8 Best Portable Grills (2020): Charcoal, Propane, Electric, Infrared


The Big Green Egg is a Kamado-style cooker (Kamado is a Japanese word that roughly means “stove”), which really makes it much more than a grill. The ceramic construction retains heat and turns it into a portable oven as well. The MiniMax Big Green Egg is identical to its larger cousin in nearly every way, it’s just smaller. It weighs 75 pounds, making it by the far the heaviest grill I tested, but the double-handle carrying system makes it easy for two people to lift it around. The problem is that the 13-inch grilling surface of the MiniMax can only grill for about four people.

It’s big enough to roast a chicken, sear a couple of large steaks at a time, or fit about six 12-inch skewers. But if you’re doing meat and veggies for a family of four, you’re going to be cooking in batches. In practice, this isn’t so bad. Most meats need to rest when they’re done cooking anyway, giving you time to do your veggies. In my testing, the Mini Big Green Egg has excellent heat control and, like the larger version, is extremely fuel efficient.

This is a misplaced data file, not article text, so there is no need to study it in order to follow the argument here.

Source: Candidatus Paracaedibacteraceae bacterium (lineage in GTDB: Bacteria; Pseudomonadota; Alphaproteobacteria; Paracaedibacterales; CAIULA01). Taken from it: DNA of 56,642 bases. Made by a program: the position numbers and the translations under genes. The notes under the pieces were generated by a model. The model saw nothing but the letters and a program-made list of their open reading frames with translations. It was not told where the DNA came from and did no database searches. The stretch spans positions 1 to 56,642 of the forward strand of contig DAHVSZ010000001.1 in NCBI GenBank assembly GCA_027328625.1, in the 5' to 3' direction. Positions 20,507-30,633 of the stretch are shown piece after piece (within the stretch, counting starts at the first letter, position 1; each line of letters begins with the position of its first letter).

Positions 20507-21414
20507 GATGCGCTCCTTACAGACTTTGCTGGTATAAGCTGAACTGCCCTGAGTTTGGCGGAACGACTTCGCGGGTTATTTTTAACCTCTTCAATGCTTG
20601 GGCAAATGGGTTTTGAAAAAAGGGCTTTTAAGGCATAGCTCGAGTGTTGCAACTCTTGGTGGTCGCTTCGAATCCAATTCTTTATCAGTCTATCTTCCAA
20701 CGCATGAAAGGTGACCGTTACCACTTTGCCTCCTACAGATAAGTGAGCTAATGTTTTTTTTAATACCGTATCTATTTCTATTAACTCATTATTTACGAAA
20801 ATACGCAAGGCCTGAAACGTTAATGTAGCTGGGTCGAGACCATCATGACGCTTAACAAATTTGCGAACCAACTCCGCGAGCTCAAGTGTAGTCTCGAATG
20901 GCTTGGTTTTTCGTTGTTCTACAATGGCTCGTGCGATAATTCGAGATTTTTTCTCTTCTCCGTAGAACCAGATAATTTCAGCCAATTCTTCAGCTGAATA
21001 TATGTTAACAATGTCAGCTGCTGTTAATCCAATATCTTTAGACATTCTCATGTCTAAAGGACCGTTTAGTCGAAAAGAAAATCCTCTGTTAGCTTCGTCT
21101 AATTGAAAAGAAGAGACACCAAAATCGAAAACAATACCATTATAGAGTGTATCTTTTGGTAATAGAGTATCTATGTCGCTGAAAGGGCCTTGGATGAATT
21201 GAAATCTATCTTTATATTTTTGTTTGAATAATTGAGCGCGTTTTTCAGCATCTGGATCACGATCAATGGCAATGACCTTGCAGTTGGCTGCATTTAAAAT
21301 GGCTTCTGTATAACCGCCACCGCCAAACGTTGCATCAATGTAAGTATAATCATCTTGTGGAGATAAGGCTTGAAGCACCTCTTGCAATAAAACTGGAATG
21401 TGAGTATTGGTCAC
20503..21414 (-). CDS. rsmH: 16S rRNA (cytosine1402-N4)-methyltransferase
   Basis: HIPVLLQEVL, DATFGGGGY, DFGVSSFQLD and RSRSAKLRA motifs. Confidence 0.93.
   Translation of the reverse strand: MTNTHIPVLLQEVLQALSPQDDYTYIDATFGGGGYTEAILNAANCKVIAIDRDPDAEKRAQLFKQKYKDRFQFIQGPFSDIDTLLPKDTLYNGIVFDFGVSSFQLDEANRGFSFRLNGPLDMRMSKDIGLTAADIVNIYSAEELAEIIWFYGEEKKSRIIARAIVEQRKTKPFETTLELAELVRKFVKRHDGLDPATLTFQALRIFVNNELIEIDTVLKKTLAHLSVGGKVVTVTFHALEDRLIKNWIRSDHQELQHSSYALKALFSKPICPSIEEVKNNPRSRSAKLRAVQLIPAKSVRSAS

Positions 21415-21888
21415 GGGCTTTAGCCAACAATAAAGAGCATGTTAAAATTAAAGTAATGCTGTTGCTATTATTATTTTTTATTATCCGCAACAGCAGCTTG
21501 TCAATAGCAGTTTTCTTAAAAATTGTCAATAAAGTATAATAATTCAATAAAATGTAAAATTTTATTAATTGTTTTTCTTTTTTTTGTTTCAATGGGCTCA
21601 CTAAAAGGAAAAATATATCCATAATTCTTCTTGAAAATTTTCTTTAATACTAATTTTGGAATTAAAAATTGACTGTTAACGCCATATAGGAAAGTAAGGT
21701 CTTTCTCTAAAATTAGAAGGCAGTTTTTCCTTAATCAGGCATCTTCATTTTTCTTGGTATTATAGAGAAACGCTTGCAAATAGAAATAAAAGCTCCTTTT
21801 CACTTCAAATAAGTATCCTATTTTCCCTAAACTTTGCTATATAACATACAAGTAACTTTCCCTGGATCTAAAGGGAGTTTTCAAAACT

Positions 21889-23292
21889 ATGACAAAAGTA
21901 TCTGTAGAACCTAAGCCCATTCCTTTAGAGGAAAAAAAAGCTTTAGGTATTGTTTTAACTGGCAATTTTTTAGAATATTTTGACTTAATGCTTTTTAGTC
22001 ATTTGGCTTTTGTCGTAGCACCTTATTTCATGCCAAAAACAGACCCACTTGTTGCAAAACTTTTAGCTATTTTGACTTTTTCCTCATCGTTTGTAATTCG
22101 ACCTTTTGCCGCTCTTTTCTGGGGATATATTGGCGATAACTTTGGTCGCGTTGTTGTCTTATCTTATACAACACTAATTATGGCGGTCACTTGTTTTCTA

Big Green Egg’s MiniMax costs $598 and can only be purchased in retail stores, including Ace Hardware. You can find a local store that carries the MiniMax here

8. Best Grill and Fire Pit Combo

Biolite FirePit ($250)

Photograph: BioLite

Do you know what’s cooler than a grill? One that doubles as a fire pit, with the ability to recharge your phone, and do your bidding via Bluetooth. BioLite’s FirePit is all of these things and more.

The FirePit is a sleek, portable, mesh box with removable legs, a hibachi-style grill, and an ash bin. It packs a rechargeable battery that can power its air jets for up to 26 hours. There’s even a Bluetooth-compatible app to precisely control the airflow, which in turn controls your cooking temperature. Be sure to read through my colleague Adrienne So’s full review for all the details, but I set out to specifically see how it grills, and the answer is: very well.

It will burn wood or charcoal, though I mainly used wood to test. With the right kind of wood (I used oak and pecan since that’s what grows around my house), the FirePit may produce the best flavor of any grill here. The main drawback when using it as a grill is its size. It’s big enough to cook for four, but it’s long and narrow, which makes some things awkward (I suggest you don’t try a whole chicken). It’s best suited to grilling kabobs and the like; food on a stick.

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